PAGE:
If the Nobel committee sought to move the needle on Colombian peace by honoring one of its auteurs, they might do well to remember a similar experiment that is all-too-familiar to observers in the Middle East.
This year’s Nobel Peace Prize, which went to Colombian President Juan Manuel Santos “for his resolute efforts to bring [Colombia’s] more than 50-year-long civil war to an end,” is being portrayed by some as a potential counterbalance to the October 2 referendum in which Colombians narrowly voted down a peace deal between the government and the Revolutionary Armed Forces of Colombia, or FARC.
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Reacting to the Nobel decision, Colombian journalist Carlos Arturo Charria, a columnist for El Espectador newspaper, told +972 by email that he hopes the prize pushes half of his country “to come out of its hate and misinformation” and support the peace deal.
It’s a laudable aim for a prize that, in 1973, went to none other than Henry Kissinger. But the Nobel Peace Prize Committee’s decision may instead speak to a fundamental misreading of the dynamics of protracted conflict.
If the Nobel Committee sought to move the needle on Colombian peace by honoring one of its auteurs, they might do well to remember a similar experiment that is all-too-familiar to observers in the Middle East. It was in 1994, after all, that the peace prize went to Yasser Arafat, Shimon Peres, and Yitzhak Rabin “for their efforts to create peace in the Middle East.”
Like Peres and Rabin, who helped establish Israel’s settlement enterprise, or Yasser Arafat, who could not part with his signature fatigues even at the Nobel ceremony, Santos is part of a group of laureates who could be described as nouveaux pacifists, presiding over historic overtures to peace but lacking the lifelong bona fides of, say, Martin Luther King, Jr., the 1964 peace prize winner.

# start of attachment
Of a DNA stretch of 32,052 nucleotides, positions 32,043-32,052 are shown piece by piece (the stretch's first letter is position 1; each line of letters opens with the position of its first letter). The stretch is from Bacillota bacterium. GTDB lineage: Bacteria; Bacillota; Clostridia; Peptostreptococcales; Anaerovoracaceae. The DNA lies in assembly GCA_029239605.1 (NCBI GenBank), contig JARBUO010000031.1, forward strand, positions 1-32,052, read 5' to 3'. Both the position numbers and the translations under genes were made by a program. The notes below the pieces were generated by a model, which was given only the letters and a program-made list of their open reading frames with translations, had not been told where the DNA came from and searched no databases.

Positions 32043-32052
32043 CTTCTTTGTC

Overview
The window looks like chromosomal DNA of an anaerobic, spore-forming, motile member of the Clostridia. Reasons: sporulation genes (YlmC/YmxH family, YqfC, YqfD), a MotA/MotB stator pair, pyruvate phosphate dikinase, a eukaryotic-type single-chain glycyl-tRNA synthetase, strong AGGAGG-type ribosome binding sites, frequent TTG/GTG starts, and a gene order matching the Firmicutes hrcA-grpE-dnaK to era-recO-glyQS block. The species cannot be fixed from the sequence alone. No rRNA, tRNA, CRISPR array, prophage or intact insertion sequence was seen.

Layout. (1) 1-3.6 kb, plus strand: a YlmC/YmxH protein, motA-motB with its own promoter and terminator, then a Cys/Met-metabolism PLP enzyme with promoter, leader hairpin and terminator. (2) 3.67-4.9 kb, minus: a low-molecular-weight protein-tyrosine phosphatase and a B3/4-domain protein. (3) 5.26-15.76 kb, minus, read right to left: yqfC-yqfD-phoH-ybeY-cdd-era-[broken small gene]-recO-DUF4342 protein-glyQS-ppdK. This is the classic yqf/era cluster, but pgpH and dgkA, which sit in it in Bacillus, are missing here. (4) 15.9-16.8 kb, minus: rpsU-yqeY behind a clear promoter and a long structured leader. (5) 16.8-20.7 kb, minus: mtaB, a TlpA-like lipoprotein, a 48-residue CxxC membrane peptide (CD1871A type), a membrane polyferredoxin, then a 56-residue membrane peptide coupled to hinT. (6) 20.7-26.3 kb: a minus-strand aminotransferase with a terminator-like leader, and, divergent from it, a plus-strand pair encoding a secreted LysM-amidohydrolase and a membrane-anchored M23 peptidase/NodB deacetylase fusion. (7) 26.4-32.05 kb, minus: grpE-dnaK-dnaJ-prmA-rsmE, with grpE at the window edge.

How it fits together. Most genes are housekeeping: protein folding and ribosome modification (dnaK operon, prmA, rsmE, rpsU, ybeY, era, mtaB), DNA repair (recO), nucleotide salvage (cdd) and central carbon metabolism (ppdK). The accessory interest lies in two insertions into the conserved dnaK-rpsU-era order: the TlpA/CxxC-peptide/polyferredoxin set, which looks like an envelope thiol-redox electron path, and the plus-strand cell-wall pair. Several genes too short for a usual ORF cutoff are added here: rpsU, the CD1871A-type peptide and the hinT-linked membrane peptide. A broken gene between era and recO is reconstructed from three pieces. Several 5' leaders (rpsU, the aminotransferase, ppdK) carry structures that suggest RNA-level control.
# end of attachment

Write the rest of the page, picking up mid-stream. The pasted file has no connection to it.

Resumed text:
There can be no question that Santos has more in common with the former group. Reacting to the passing of former Israeli President Peres, a man with whom the Colombian president now shares two accolades, Santos said in a September 28 tweet: “I had the privilege of knowing him and of finding in him a friend of peace.”
Indeed, when Peres was Israel’s president, Santos, speaking to the Israeli press, said he was proud that his country had been called “the Israel of Latin America.” In a report filed at the time, Ilana Dayan of Israel’s Channel 2 drew an even more troubling parallel:
“It’s hard to miss the Israeli fingerprints [in the military operations in Colombia]… suddenly there are targeted assassinations, eliminating the number two guy in FARC, within Ecuador. The methods of operations that were proven successful in the casbahs of Nablus and Hebron now speak Spanish.
The “number two guy” Dayan is referring to was Raúl Reyes, the FARC leader who was assassinated in a cross-border raid on March 1, 2008 during Santos’s tenure as defense minister. That Santos must have been intimately involved in its planning and execution — or that the Organization of American States at the time called the raid “a violation of the… principles of international law” — seemed of no consequence to the Nobel committee today.
But even if the Colombian president’s past is not precedent (a sentiment today’s Colombian press seems to be espousing), the question remains: are one man’s past misdeeds a surmountable obstacle on the road to peace?
Drawing parallels with the Palestinian-Israeli “peace process,” which was run into the ground during the tenure of the 1994 peace prize winners, would seem too simplistic, except that it was Santos himself who made the connection.
Speaking to a Der Spiegel interviewer in 2014, Santos said he had been “relying on international counselors since the very first day” of the Colombian peace process, including “people who have been very closely involved in the… Israeli-Palestinian talks.”
One wonders what wisdom the Colombian president might have derived from the likes of Dennis Ross, who famously wrote of his main Palestinian interlocutor: “With Arafat, a modus vivendi is possible, but peace is not.”
That skewed understanding of “peacemaking” may not have been the reason for Colombia’s “no” vote on October 2, but if the failed Palestinian-Israeli peace process is any guide, getting to “yes” will take more than an honor bestowed upon one man.
In his acceptance speech on December 10, 1964, Dr. King proclaimed:
I believe that what self-centered men have torn down men other-centered can build up…. Most of these people will never make the headline and their names will not appear in Who’s Who. Yet when years have rolled past and when the blazing light of truth is focused on this marvelous age in which we live, men and women will know and children will be taught that we have a finer land, a better people, a more noble civilization because these humble children of God were willing to suffer for righteousness’ sake.
As the suffering continues — from Colombia to the Holy Land — we can only hope that he was right.